Adam Vazquez 10:18
I love that. I’ve just recently talked with Josh breeze leads content and marketing for a company called freight, or if you’re familiar with the rabbit, and I’ve noticed this trend, he had a very similar approach to building, you know, all of the skill sets internally that you need in order to be have this content machine. And I think that’s so different. I mean, we’ve seen that in retail, we’ve seen that in media forever, but to apply that, within an industry like supply chain is such a differentiator for especially like more in some of the more legacy parts of the industry. What did you find? Like, I would imagine, recruiting might be difficult, or what were there any challenges in actually building that out?

Whitney Cowell 11:03
Initially, recruiting is hot for marketing right now. So okay, we have not had trouble. I would say finding talent, but finding the right fit is really important to me, our social media person that’s doing all the legwork for what you’re seeing on the outside, he actually was an internal hire that came from a different department. Oh, cool. Others have had experience rebranding companies. And so they know what it takes to get everybody on board. That was really important. While we were looking for our graphic design talent, we have people who have some industry background, they’re on their team that are writing, which is very great for us. At that point, then we’re just reiterating what our brand is, who we are as a company, and then we’re not having to teach somebody at an agency who we are, while they’re juggling? I also have seven other clients that I’m working with, and I am trying to live and breathe those brands as well. Every time I shift gears, I could lose sight of that or lose a really important element. So for us, it was really easy people that were excited about the company that had the skills. To me, it was a natural progression, and a pretty specific process followed.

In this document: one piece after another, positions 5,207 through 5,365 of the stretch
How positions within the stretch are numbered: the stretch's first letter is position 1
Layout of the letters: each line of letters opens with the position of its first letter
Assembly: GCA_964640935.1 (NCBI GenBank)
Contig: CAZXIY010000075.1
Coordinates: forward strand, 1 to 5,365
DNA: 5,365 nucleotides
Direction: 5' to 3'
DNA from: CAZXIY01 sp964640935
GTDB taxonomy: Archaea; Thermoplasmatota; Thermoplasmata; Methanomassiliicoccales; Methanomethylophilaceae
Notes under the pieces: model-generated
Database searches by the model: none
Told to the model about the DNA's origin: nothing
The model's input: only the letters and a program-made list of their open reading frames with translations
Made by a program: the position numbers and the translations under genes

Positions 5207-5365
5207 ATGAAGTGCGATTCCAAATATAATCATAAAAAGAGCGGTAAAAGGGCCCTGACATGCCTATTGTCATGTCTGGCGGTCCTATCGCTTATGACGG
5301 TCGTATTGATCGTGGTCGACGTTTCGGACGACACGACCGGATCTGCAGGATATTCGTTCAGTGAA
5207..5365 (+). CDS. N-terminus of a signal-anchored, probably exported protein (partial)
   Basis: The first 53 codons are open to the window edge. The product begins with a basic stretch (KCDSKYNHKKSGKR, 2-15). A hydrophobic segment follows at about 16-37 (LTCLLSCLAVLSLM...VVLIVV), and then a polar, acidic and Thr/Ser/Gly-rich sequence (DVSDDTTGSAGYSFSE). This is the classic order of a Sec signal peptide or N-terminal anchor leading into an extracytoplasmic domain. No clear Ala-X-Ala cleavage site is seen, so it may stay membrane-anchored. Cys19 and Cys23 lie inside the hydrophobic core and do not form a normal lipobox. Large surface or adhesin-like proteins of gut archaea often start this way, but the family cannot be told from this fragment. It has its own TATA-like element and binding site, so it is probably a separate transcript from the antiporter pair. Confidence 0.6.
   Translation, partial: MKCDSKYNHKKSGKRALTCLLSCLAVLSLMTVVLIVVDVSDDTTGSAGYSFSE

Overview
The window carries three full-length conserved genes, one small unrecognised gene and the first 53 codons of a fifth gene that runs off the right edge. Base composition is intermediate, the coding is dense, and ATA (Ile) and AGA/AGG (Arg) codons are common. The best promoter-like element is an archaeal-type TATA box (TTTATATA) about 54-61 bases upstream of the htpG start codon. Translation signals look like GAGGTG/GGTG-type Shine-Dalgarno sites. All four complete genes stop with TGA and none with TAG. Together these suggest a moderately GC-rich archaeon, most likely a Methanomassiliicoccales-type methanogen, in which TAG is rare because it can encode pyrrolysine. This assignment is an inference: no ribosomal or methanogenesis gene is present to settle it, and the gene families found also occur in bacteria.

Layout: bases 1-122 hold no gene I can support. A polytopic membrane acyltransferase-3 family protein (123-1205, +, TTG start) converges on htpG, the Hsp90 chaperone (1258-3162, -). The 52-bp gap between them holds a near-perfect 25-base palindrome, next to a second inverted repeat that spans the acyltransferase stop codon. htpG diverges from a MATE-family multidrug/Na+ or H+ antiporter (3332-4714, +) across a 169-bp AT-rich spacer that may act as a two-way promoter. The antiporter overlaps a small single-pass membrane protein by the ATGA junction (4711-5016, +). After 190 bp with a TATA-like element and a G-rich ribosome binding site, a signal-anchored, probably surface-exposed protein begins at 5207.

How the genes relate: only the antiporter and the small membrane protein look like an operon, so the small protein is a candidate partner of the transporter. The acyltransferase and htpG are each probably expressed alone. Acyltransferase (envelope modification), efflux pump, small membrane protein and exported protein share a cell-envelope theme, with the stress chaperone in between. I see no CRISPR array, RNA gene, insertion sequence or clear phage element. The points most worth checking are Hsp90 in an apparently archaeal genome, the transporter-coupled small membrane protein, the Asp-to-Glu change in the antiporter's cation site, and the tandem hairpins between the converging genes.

Adam Vazquez 12:20
So I feel like we’ve already kind of talked about some of this just in what I asked you like, what are some of the challenges, and all of those are challenges, but like, I think just probably because you’re an optimist. They have exciting parts to them as well. But what’s the most fun part of building a marketing organization inside of this type of company?

Whitney Cowell 12:39
I think the most exciting part is because this is new for our company. The company is excited about it, everything. Everything that we’re doing. It seems like we just get flooded with emails every time about it. Thank you, this is so exciting. How else can I get involved? Is there a way I can contribute? And that is great for us, because there is so much opportunity for the rest of the company to get in. And to your point about challenges. I think the biggest challenge for people coming in on the marketing perspective is being really excited about one company. That’s not something that a lot of people are used to doing from a marketing background. Sure, yeah. Yeah. And others that maybe have had a company is, you know, how do we make freight look sexy when you’ve maybe come from a different type of industry?

Adam Vazquez 13:34
Totally. Yeah. Yeah. But freights do a good job of doing that on their own with some of these like exits, and things like that. I feel like more and more people are going to find it. Interesting. What about on the flip side? We alluded to this earlier, but obviously, we’re, I don’t know, I remember, I really don’t know what to call our economy at this point. It’s up and down. And but it’s different, you know, than when it was only up. How does that affect managing, managing growth planning? You know, or maybe for you all, it’s different. And it’s an increase in opportunities. How does that work for KCH?

Whitney Cowell 14:08